A Young Person’s Guide to Whiteheart

I’ve come to release that a lot of my favorite bands from my college/high school years that were, sadly, confined to the CCM ghetto are quickly fading away. Many of my younger friends have no idea who these bands are or what they sound like, so I’m creating a series of posts to educate the young listener.

Who Are They?
Whiteheart is a rock band that combined strong vocal harmonies with a rock sound that became progressively more complex from album to album from 1982 to 1997. The main band members throughout the history of the band were Billy Smiley (guitars, vocals) and Mark Gersmehl (keyboards, vocals). Rick Florian (vocals) joined the band in 1986 and became a principal member of the band. The rest of the roles were filled by a revolving door of musicians on drums, bass, and electric guitar. While Whiteheart enjoyed quite a bit of success on their own, the band became a springboard for many of the members to go on to successful session musician careers.

Whiteheart’s music became progressively better with each album, delving deeper lyrically as they moved away from common Christianese lyrics to more thoughtful and questioning thoughts. The band also benefitted from more and more complex arrangements from the musicians that performed on each of their albums. The band perhaps peaked in 1992 or 1993 when rock music changed in response to grunge music. Whiteheart unsuccessfully tried to adapt the sound, but it never truly fit within their oeuvre.

Brief History
Whiteheart formed in 1982 from musicians performing for Bill Gaither. Smiley and Gersmehl were members of the original band along with vocalist Steve Green and brothers Dann (guitars) and David Huff (drums). Green left after the first self-titled album saying that rock was not his preferred music and went on to a successful CCM career. Vocalist Scott Douglas joined the band for the next two albums. Dann Huff left after next album Vital Signs and David Huff left after Hotline and the two brothers formed the band Giant, which enjoyed brief success in the 80’s.

Whiteheart was rocked by scandal in 1986 when Douglas was arrested as a sexual offender. Fortunately for the band, the members discovered that their roadie and bus driver, Rick Florian, was a more than capable replacement and he became the vocalist for the rest of the band’s duration. Florian became notable for spelling his first name differently on every album (Ric, Rickq, etc.) Florian’s first album Don’t Wait For the Movie featured Gordon Kennedy on guitar and Chris McHugh on drums. Tommy Simms joined the band on bass for Emergency Broadcast. The band experience a quantum leap in quality with their next album Freedom in 1989.

After Freedom, the band left their original label, Sparrow Records, and joined Starsong Records. McHugh, Simms, and Kennedy all left the band at this time to become session musicians. Whiteheart debuted a new lineup with Mark Nemer (drums), Anthony Sallee (bass), and Brian Wooten (guitar) on the album Powerhouse in 1991. McHugh returned to play drums on the next album Tales Of Wonder in 1992 and during the tour the band hired Jon Knox, formerly of Adam Again, to play drums. In 1993, the band released their last album on Starsong titled Highlands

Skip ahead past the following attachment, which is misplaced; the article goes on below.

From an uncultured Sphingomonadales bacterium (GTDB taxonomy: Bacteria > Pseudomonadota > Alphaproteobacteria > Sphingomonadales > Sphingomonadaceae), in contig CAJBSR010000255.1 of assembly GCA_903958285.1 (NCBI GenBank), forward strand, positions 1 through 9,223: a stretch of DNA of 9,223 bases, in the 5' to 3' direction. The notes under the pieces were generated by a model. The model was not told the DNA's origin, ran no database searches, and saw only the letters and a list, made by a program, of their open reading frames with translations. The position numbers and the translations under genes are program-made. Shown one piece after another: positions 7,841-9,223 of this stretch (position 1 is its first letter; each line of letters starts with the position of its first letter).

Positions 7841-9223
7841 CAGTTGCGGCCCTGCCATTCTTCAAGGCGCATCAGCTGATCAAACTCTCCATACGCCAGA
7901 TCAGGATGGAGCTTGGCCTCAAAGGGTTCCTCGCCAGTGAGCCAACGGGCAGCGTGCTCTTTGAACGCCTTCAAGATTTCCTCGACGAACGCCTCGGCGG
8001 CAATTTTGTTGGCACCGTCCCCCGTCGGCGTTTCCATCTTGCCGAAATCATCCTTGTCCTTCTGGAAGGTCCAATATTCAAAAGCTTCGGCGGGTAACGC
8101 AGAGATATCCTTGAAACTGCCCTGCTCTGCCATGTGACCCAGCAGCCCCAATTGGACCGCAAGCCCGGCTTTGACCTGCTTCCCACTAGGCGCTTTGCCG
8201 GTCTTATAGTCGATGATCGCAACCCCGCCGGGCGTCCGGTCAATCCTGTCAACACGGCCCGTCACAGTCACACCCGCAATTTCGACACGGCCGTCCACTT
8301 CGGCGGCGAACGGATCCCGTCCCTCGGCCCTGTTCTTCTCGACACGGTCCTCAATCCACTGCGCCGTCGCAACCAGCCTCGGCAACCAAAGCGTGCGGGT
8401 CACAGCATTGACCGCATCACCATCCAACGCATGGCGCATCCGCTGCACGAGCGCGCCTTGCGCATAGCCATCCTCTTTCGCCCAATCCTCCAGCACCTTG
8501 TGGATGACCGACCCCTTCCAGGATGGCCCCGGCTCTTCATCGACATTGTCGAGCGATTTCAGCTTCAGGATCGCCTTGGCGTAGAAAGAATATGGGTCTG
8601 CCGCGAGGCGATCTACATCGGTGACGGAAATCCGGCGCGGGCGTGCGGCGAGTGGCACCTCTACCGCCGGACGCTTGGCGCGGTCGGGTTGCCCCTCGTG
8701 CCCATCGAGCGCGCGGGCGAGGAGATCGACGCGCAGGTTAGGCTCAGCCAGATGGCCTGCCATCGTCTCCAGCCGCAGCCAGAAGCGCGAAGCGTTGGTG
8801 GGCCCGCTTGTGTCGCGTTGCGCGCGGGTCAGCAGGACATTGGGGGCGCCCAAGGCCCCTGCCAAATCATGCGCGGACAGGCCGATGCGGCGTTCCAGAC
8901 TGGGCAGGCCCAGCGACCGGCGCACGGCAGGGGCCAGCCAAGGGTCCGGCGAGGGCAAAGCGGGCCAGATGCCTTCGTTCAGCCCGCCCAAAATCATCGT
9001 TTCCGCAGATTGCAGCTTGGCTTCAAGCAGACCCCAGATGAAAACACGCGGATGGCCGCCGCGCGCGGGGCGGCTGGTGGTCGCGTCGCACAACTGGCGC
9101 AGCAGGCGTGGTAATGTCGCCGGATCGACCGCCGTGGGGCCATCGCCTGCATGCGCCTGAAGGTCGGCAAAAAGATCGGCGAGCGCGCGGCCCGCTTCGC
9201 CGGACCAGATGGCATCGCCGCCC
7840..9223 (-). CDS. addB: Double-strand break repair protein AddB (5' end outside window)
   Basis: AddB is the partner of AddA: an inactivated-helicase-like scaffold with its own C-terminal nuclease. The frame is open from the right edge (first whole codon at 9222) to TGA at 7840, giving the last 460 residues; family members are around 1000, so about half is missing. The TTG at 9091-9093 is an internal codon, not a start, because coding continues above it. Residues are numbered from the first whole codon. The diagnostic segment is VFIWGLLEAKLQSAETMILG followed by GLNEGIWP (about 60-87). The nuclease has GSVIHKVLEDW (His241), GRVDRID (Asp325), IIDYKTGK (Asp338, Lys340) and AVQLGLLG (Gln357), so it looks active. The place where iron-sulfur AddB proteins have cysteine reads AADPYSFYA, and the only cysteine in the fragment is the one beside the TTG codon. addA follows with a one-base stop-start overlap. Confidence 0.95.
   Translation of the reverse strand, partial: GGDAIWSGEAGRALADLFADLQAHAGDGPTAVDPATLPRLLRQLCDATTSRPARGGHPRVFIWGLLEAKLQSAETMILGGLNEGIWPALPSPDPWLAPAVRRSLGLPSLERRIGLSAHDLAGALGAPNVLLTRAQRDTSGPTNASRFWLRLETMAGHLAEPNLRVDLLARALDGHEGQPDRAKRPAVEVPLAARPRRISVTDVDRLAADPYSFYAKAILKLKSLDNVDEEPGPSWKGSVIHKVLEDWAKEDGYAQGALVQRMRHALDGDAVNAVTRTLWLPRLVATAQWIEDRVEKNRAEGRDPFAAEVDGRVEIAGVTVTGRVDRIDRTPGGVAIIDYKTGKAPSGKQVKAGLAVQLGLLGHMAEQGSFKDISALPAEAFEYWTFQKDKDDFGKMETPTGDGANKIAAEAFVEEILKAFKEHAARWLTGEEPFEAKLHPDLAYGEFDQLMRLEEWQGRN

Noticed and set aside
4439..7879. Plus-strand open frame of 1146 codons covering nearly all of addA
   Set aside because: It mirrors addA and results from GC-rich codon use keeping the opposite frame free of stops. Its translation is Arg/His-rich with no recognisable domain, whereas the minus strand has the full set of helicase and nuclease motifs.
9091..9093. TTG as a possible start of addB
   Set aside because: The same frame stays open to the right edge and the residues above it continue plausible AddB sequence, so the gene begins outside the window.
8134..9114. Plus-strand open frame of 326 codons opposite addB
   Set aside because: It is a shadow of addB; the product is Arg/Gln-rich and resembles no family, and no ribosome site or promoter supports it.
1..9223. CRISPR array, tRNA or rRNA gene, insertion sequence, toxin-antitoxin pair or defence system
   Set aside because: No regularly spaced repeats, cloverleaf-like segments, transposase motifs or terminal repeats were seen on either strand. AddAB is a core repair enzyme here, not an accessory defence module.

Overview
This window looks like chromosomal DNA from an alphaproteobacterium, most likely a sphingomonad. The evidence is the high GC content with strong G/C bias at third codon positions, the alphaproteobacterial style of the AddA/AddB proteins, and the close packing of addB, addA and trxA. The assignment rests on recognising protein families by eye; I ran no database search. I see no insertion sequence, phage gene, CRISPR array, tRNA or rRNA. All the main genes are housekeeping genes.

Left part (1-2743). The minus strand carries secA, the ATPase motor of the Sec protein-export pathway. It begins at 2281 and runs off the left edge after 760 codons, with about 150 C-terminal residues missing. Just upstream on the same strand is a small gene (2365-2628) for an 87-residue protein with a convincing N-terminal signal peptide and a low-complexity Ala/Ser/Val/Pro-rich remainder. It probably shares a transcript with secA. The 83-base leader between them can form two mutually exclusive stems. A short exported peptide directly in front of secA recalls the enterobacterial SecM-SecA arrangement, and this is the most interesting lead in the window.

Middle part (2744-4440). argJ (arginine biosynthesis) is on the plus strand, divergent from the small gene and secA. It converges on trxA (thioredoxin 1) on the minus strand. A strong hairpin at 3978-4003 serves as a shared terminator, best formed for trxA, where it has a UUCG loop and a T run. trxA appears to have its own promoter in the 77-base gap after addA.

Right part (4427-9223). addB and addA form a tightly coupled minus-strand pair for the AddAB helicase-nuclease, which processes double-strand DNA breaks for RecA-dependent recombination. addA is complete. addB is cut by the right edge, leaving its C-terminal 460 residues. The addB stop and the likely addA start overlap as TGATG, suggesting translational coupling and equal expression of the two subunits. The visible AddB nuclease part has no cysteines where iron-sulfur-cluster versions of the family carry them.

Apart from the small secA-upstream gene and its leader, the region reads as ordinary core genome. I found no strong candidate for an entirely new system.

The band released a couple of new songs on a couple of Best Of releases before ending their contract with Starsong. John Thorn joined the band on bass, replacing Sallee. The band joined Curb Records with anticipation of greater mainstream appeal, but when Inside was released in 1995, the musical climate had change for rock music and the album was a disappointment. The band underwent another upheaval as Wooten, Thorn, and Knox all departed the and. Gersmehl and Florian each also has personal crises as Gersmehl lost his father to death and Florian divorced his wife. Gersmehl, Florian, and Smiley hired session musicans to release one last album, Redemption before they announced they were entering a “dormant stage” for the band in 1997.

Where Are They Now?
Florian is a now a real-estate agent. Gersmehl and Smiley remain involved in the music business as Gersmehl still performs as a solo artist and Smiley works for a label called Devotion. Many of the other musicians remain in high demand as session musicans for Christian, country, and mainstream rock and pop albums and artists. Though the band has never officially broken up, there are no plans for any future touring and albums. The band did, however, reunite in 2006 for an awards show with a lineup of Gersmehl, Smiley, Florian, Knox, Simms, and Kennedy. The band performed two songs (Video of “Freedom” here on YouTube) for the show.

If You Bought Only One Album….
The real peak of Whiteheart’s music in terms of songwriting and musical quality are the albums between and including Freedom and Highlands. The albums before Freedom are mostly hit-and-miss with each one progressively becoming slightly more hit than miss, but are not essential and the albums afterwards lack some of the musical strength of the peak albums. Freedom would be a fine choice as it features some fantastic songs (“Sing Your Freedom”,”Over Me”,”Let The Kingdom Come”) but it is a little uneven. I would probably pick Tales of Wonder as just slightly above Freedom. Tales of Wonder is a rare album that I can listen to the entire way through without skipping a single track.

Get Thee to iTunes! Or Make Your Own Mix Tape for 10 bucks
Unfortunately, Highlands is not available on iTunes, which is criminal, so I had to leave two fantastic songs (“Heaven of My Heart” and “The Flame Passes On”) off the list, but if you can find them somewhere, add them to this list.

1. How Many Times (Seventy Times Seven) (Souvenirs)
2. Montana Sky (Souvenirs)
3. Sing Your Freedom (Freedom)
4. Let the Kingdom Come (Freedom)
5. Over Me (Freedom)
6. Powerhouse (Powerhouse)
7. Unchain (Tales of Wonder)
8. Who Owns You (Tales of Wonder)
9. Find A Way (Inside)
10. Fall On Me (Redemption)